In her memoir, Michelle described the moment that she fell for the future President. “As soon as I allowed myself to feel anything for Barack, the feelings came rushing – a toppling blast of lust, gratitude, fulfillment, wonder,” she wrote. But she also opened up about their hardships.

ADVERTISEMENT
Image: Instagram/michelleobama

Michelle confessed for the first time that she used IVF to conceive her daughters. Before turning to fertility treatments, she had struggled to have a baby naturally. And she revealed that 20 years ago, she suffered a miscarriage.

ADVERTISEMENT
Image: YouTube/ABC News

The former First Lady appeared on Good Morning America in November 2018 to promote her book. And she revealed to Robin Roberts that she felt “lost and alone” following the miscarriage. “I felt like I failed because I didn’t know how common miscarriages were because we don’t talk about them,” Michelle said. “We sit in our own pain, thinking that somehow we’re broken.”

ADVERTISEMENT
Image: YouTube/ABC News

And Michelle explained that she was sharing her own experiences in the hope that it would remind other women going through the same thing that they are not alone. “It’s important to talk to young mothers about the fact that miscarriages happen,” she shared. So when the First Lady was around 34 years old, she decided to try in-vitro fertilization.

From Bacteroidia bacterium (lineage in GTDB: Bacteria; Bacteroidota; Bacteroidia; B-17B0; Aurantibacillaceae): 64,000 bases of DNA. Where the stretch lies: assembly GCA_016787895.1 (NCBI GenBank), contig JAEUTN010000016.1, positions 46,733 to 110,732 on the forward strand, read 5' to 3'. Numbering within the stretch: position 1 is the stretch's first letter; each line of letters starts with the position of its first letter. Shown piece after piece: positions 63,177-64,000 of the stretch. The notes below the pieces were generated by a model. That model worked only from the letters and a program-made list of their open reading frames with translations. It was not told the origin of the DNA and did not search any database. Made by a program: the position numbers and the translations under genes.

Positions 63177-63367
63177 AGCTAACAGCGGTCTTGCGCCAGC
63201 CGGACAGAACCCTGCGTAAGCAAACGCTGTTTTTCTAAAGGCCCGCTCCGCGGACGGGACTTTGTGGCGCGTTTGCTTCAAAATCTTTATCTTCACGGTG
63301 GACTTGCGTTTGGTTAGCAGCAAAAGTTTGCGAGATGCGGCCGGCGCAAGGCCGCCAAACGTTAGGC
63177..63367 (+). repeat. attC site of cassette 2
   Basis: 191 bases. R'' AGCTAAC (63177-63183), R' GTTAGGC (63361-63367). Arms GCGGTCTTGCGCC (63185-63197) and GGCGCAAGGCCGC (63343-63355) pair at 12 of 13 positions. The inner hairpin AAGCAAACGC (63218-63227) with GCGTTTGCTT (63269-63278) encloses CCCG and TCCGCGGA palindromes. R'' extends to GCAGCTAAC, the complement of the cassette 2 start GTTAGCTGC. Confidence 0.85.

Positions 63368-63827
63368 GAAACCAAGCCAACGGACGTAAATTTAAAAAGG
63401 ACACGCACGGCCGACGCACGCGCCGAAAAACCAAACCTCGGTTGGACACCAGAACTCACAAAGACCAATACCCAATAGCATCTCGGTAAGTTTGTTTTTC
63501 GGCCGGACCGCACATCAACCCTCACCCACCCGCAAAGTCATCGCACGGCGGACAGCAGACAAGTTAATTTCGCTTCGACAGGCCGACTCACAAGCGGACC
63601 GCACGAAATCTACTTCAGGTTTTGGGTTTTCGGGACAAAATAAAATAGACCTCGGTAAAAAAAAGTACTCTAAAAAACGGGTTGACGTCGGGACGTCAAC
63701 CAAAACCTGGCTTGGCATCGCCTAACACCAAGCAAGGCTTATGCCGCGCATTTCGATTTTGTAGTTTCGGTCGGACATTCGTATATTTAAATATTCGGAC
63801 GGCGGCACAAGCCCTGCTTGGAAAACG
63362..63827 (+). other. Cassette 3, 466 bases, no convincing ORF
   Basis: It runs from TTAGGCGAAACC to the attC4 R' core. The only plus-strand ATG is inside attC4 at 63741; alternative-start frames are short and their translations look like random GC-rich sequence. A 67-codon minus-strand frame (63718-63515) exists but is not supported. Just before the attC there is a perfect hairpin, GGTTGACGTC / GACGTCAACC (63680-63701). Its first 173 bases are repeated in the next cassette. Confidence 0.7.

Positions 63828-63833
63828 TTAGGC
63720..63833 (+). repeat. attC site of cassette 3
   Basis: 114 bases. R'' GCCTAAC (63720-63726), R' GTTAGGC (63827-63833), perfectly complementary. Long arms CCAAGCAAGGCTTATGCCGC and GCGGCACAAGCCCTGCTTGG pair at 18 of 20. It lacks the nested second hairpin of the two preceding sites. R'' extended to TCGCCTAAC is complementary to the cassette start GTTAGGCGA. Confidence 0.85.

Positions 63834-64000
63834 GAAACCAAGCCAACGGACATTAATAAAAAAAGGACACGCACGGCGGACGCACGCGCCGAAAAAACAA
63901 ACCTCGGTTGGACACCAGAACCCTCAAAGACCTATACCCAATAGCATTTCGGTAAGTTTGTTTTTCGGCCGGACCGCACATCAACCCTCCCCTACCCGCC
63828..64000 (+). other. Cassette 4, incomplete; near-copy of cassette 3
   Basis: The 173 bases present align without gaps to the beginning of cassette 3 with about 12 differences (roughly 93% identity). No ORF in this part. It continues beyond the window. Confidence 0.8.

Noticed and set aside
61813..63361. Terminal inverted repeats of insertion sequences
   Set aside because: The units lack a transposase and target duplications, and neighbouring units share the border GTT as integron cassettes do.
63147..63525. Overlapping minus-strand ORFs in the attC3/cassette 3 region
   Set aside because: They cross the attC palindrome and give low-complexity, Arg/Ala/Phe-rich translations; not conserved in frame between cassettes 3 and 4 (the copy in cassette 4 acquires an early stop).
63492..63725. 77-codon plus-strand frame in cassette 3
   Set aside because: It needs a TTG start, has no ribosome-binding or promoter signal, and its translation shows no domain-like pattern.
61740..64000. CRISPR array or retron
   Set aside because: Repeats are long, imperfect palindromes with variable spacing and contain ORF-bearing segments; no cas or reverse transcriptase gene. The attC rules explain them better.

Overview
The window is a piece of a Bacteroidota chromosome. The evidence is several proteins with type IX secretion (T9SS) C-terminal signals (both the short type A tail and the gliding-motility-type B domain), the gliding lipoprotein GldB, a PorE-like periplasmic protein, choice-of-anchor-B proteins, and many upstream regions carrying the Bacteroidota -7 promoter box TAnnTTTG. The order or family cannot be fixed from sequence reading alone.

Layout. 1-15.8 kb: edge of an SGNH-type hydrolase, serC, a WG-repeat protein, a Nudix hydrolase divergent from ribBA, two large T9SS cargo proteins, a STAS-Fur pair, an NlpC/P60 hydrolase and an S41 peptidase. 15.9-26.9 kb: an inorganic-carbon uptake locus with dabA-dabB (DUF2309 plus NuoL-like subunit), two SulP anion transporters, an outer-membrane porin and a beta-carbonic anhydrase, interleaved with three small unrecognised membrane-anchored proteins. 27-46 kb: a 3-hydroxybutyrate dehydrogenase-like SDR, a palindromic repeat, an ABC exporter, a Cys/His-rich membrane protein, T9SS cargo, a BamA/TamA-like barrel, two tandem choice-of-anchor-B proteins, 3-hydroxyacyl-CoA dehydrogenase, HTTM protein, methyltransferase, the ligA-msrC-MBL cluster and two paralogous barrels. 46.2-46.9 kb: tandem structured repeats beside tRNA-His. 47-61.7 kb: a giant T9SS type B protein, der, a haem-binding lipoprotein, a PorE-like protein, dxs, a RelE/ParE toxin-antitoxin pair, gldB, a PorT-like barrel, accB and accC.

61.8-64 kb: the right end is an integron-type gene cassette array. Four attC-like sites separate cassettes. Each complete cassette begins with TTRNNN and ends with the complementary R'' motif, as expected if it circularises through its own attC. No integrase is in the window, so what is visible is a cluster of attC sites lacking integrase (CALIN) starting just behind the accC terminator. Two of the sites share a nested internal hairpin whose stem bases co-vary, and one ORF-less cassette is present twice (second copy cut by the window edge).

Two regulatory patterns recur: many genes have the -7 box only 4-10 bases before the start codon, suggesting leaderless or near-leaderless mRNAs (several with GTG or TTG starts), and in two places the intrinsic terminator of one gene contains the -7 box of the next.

ADVERTISEMENT
Image: Scott Olson/Getty Images

“The biological clock is real because egg production is limited,” she said on Good Morning America. “I think it’s the worst thing that we do to each other as women, not share the truth about our bodies and how they work and how they don’t work.” Thankfully, the IVF treatments eventually gave her Malia and Sasha, but they didn’t come without their difficulties.

ADVERTISEMENT
Image: Chip Somodevilla/Getty Images

Michelle recalled how the process took its toll on her marriage, especially as Barack became busy with his work at the state legislature. The former First Lady revealed that she had to dispense the necessary hormone injections herself. However, they overcame their problems with the help of couple’s counseling. “Marriage counseling for us was one of those ways where we learned how to talk out our differences,” she told the show.

ADVERTISEMENT
Image: EMMANUEL DUNAND/AFP/Getty Images

Michelle added on Good Morning America, “I know too many young couples who struggle and think that somehow there’s something wrong with them. And I want them to know that Michelle and Barack Obama, who have a phenomenal marriage and who love each other, we work on our marriage. And we get help with our marriage when we need it.”